"James Bond in the Bahamas" (24-minutes) looks at the pivotal role that this small Caribbean country has played through the history of James Bond, from acting as Fleming's home, through to serving as a location shoot for the various Bond films. The companion piece to this featurette is "Ian Fleming: The Secret Road to Paradise" (24-minutes), which looks more at Ian Fleming's associates and how they directly (or indirectly) influenced his work on the Bond novels. "Death in Venice" (23-minutes) brings us back to the filmmaking of Casino Royale with an in-depth look at the challenges faced with bringing the Venice climax of the film to life. From location shoots, to miniatures, to stage shoots, and even underwater tanks, every aspect is explored. "The Art of the Freerun" (14-minutes) looks at the fascinatingly fluid "urban sport" created by Sebastien Foucan (who also appears in the film). A lot of behind-the-scenes material from the Madagascar sequence is included here, and it's great stuff to see. "Catching a Plane: From Storyboard to Screen" (14-minutes) takes us through the Miami Airport sequence with storyboard comparisons, behind the scenes footage, and more. We're also given a chance to look at a "Storyboard Sequence" which lets us watch the Freerun chase through storyboards (11-minutes), or with a storyboard comparison (10-minutes).
Finally, we have "Filmmaker Profiles". Not to be mistaken for some EPK-styled text screens, we instead are given solid featurettes on each major filmmaking crew member, with additional behind-the-scenes footage and interviews. Running 53-minutes long, we look at director Martin Campbell (11-minutes), special effects supervisor Chris Corbould (8-minutes), cinematographer Phil Meheux (8-minutes), stunt coordinator Gary Powell (8.5-minutes), 2nd unit director Alexander Witt (7-minutes) and composer David Arnold (10-minutes). Obviously the last segment is most interesting to SoundtrackNet readers, and we get some great comments from Arnold about the evolution of the themes in the film, as well as behind-the-scenes footage from the scoring sessions and song recording sessions with Chris Cornell. What is still missing? The theatrical trailers and any marketing. Oh well.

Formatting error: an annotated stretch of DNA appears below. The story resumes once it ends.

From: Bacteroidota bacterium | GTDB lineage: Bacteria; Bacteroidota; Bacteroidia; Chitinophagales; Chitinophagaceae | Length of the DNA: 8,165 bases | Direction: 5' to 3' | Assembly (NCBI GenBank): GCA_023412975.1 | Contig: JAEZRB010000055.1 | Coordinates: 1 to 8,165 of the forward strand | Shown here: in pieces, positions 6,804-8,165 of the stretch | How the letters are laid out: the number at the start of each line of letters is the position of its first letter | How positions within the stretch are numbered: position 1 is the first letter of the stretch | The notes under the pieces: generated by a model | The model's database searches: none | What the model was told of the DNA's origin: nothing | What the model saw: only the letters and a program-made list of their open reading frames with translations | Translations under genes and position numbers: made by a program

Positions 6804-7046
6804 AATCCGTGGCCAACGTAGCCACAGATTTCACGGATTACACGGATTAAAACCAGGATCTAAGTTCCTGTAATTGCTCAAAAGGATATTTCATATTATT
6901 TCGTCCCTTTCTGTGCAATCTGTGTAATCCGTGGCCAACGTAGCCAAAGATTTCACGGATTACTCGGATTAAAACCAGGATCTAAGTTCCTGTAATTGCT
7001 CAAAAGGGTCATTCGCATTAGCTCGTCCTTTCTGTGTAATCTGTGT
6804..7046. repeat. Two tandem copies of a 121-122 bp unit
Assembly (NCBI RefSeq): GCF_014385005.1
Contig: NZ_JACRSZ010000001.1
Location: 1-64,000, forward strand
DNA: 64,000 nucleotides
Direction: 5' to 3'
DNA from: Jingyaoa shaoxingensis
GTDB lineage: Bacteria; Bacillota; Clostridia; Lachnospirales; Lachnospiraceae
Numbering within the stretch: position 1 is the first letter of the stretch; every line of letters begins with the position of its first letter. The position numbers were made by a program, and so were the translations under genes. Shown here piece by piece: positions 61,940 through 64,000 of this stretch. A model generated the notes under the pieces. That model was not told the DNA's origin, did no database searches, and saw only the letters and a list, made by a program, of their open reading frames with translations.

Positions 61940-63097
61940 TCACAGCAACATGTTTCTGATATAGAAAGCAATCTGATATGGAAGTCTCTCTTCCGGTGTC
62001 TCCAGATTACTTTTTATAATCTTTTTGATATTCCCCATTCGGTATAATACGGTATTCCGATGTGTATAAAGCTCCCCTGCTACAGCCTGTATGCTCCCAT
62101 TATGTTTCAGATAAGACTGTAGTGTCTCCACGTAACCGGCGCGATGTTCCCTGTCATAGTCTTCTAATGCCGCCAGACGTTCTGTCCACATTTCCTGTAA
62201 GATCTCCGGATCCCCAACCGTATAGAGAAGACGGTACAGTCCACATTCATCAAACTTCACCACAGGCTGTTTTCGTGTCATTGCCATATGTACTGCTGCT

Casino Royale successfully rebooted the Bond franchise. It's a high-octane film, with plenty of action and emotion. It shows us how Bond became the Bond that we all know, and makes him human - flaws and all. It took a while, but we're finally given the extras that we really wanted the first time around, and if you haven't picked it up yet, Casino Royale is worth snagging. Even better, it will come with MovieCash towards Quantum of Solace, so you essentially get another movie for free.